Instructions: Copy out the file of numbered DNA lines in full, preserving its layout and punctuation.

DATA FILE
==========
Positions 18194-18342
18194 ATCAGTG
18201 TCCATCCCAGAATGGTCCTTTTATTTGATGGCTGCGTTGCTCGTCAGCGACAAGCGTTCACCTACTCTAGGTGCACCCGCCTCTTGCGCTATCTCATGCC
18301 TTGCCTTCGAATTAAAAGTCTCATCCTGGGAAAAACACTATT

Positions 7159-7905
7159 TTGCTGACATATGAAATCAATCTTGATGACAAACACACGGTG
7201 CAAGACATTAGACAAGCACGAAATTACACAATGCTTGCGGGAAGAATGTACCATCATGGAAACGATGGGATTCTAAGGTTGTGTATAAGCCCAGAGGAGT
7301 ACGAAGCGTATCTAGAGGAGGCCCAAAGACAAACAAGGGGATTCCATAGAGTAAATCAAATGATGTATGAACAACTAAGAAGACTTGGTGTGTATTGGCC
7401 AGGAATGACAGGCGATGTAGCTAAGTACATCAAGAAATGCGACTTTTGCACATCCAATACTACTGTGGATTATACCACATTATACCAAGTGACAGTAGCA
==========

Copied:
Positions 18194-18342
18194 ATCAGTG
18201 TCCATCCCAGAATGGTCCTTTTATTTGATGGCTGCGTTGCTCGTCAGCGACAAGCGTTCACCTACTCTAGGTGCACCCGCCTCTTGCGCTATCTCATGCC
18301 TTGCCTTCGAATTAAAAGTCTCATCCTGGGAAAAACACTATT

Positions 7159-7905
7159 TTGCTGACATATGAAATCAATCTTGATGACAAACACACGGTG
7201 CAAGACATTAGACAAGCACGAAATTACACAATGCTTGCGGGAAGAATGTACCATCATGGAAACGATGGGATTCTAAGGTTGTGTATAAGCCCAGAGGAGT
7301 ACGAAGCGTATCTAGAGGAGGCCCAAAGACAAACAAGGGGATTCCATAGAGTAAATCAAATGATGTATGAACAACTAAGAAGACTTGGTGTGTATTGGCC
7401 AGGAATGACAGGCGATGTAGCTAAGTACATCAAGAAATGCGACTTTTGCACATCCAATACTACTGTGGATTATACCACATTATACCAAGTGACAGTAGCA